It’s an odd feeling when you enter a place, and the people around you – dressed in fancy clothing and shoes – are looking at you wearing jeans and a formal shirt in a manner I can only describe as ‘the third world look.’ You also feel out of place when the gentlemen who surround you have prefixes to their names, such as Sir, Maharaja, His Excellency, His Highness, and many more. I, frankly, did not know that titles such as these still existed – but they do. Though they might not appear to be, these men who sipped on their champagne (or something more potent) are descendants of royal families. The women, on the other hand, greeted each other by hugging and kissing the air. So, I, in the scheme of things, was the odd man out – I don’t think I need to substantiate that with a reason now, do I? After all, I’m just a regular hack!
The gathering of such an elite group of people was thanks, once again, to the Cartier ‘Travel With Style’ Concours D’Elegance. This unique vintage car exhibit and competition curated by Mavendra Singh of Barwani, and organised by Mark Shand, the famous Indophile and brother of the Duchess of Cornwall, Camilla, brings together collectors and owners from different parts of India to showcase their cars to remind us of the rich heritage and the blue blood that still runs through the veins of parts of this country.
The vintage car and motorcycle collection goes through a very stringent and meticulous judging process, post which the winners from every category are announced. With five pre-established classes, namely – Pre-War, Post-War, Indian heritage, Preservation, and Roadster, the Cartier Concours takes you back in time to renew your memory about the good old days. This year, two more classes were added to the list, the Edwardian (oldest preserved automobiles in India) and the Shikar (automobiles used for the royal hunt), which clearly added greater elegance to the whole collection. Indian royalty have always had a strong affinity for luxury cars, especially customised ones. And nowhere is this more evident then in the Shikar cars commissioned by the Maharaja’s of yore, with even cars like Rolls-Royce’s commissioned to serve as the chariot for the Maharaja’s hunt.
As you try and make your way through the entire exhibit, you cannot help but stand in one place with your jaw dropped, and a stark expression of awe on your face. I realised that this must be the reason why it’s more of a private affair, as entry is on an invite-only basis. But I couldn’t keep my eyes away from beauties like the 1934 Rolls Royce Phantom II or the Invicta S type, the 1931 Bentley 8-litre Tourer, or, for that matter, even a roadster like the 1936 Adler Trumpf Junior Sport. I was like a child in a massive candy store, but with all the candies already sold. The oldest car in the whole lot was the 1905 Darracq 20HP, while three cars from 1959 – the Mercedes 300d W189, the Lancia Flaminia Sport, and the Hindustan Ambassador Mark I traveller – shared the spot for being the youngest.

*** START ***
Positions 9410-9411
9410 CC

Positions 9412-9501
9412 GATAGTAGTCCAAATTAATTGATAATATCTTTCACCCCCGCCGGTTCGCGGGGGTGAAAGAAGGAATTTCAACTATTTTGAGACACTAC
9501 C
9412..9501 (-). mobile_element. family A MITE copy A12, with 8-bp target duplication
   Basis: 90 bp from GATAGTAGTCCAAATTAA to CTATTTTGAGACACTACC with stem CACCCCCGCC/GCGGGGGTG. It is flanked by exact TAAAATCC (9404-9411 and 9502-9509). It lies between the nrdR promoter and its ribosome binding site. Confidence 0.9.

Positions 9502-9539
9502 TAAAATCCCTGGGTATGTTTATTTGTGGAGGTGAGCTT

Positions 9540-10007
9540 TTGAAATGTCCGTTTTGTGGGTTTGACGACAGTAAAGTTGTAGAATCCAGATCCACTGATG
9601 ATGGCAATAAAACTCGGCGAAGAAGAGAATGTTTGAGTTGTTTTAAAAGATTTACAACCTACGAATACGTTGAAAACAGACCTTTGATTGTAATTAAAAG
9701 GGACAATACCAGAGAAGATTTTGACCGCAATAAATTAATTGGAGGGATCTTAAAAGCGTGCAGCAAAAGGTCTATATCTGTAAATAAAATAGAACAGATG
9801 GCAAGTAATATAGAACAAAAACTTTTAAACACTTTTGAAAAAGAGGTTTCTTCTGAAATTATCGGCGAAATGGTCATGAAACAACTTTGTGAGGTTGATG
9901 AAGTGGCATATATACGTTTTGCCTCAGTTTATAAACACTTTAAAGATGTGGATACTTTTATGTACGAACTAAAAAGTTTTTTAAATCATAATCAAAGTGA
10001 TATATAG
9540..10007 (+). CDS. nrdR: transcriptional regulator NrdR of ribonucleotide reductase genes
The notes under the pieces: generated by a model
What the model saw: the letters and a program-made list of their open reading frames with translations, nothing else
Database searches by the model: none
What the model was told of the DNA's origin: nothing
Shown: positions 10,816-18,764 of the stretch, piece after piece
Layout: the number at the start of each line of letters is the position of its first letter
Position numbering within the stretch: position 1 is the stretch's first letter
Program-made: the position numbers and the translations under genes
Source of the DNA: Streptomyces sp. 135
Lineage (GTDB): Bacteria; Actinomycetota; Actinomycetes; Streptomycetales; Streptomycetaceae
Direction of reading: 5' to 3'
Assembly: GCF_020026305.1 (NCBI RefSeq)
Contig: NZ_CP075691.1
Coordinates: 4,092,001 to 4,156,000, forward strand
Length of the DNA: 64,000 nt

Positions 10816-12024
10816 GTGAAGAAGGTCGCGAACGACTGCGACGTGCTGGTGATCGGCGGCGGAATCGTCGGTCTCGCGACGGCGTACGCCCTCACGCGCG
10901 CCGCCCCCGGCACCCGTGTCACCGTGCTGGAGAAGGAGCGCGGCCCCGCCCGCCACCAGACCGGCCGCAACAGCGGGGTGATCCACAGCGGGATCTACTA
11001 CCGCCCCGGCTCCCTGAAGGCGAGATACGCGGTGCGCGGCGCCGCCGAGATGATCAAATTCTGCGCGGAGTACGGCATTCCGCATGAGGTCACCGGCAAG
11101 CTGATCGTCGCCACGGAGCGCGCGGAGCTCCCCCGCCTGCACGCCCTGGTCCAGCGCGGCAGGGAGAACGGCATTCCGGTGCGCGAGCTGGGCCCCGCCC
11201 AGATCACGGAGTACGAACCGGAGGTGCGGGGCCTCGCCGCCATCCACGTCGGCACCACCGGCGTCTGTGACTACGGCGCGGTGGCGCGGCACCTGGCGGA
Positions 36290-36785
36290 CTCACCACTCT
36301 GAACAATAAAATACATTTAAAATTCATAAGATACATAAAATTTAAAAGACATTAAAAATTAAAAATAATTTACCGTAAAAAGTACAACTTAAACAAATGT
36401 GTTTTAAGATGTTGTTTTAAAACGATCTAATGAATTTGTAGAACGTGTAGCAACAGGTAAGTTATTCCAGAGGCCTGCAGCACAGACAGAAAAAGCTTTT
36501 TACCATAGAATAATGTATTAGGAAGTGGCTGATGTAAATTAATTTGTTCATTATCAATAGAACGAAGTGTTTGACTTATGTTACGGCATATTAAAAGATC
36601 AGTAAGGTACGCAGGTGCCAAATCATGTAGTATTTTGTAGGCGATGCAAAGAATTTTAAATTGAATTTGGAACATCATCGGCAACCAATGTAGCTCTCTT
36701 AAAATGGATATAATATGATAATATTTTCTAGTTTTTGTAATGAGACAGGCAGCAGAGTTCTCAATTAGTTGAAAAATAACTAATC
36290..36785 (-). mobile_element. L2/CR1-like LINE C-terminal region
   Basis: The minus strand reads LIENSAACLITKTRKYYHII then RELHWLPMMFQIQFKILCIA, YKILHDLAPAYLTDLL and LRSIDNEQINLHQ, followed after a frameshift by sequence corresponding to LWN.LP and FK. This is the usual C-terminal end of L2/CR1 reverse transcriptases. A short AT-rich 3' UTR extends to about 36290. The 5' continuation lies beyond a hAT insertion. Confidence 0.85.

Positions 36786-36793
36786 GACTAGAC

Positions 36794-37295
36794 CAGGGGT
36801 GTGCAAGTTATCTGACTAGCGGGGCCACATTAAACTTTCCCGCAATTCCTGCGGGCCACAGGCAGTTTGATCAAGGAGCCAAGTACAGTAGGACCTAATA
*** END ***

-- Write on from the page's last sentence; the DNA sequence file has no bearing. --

Even Mr. Louis Ferla, MD, Cartier Middle East, India and Africa, was thrilled with the response that the Concours got this year. “India always had a rich heritage with cars, and we all know about it. This is just one way of showing how much is still inherently Indian, and it’s remarkable to see all these cars under one roof.” Even one of the greatest F1 drivers, Sir Stirling Moss, was most happy to meet the car he once drove on the circuit nearly 60 years ago – the Jaguar C-type. He still has fond memories of his first race in the C-type. But ask him about his favourite race car, and he blurts out that it is, in fact, the Maserati 250F. Sir Moss, along with the other judges, like the legendary McLaren F1 designer Prof. Gordon Murray, 8 time GP World Champion Phil Read, and other notable personalities, must have had a tough time as they wandered through these rare gems to finally reach a verdict. A task only made more difficult by the fact that not only were there cars to judge but motorcycles too.
The motorcycle collection was immensely engaging, as the entire evolution from a cycle being transformed into a motorised vehicle could be seen at a glance. Bikes like the 1914 Triumph Trusty, to the more race oriented 1956 Velocette Viper, and even the Honda CB72 Clubmans were all part of this magnificent and comprehensive exhibit.
Of course, the machines were judged, and the Best Car of the show was awarded to the 1935 Rolls Royce Phantom II, owned by HH Maharaja Gaj Singhji of Jodhpur, while the Best Motorcycle of the show was the 1915 Indian owned by Subodh Nath.
As the day came to a close, I knew it would be another two years before I would meet these ageless beauties in the flesh again, but there was hope that I would be witness to even more such vehicles in the next edition. It’s an experience to remember, and I must admit that I too came out feeling royal – not by blood of course, but by experience.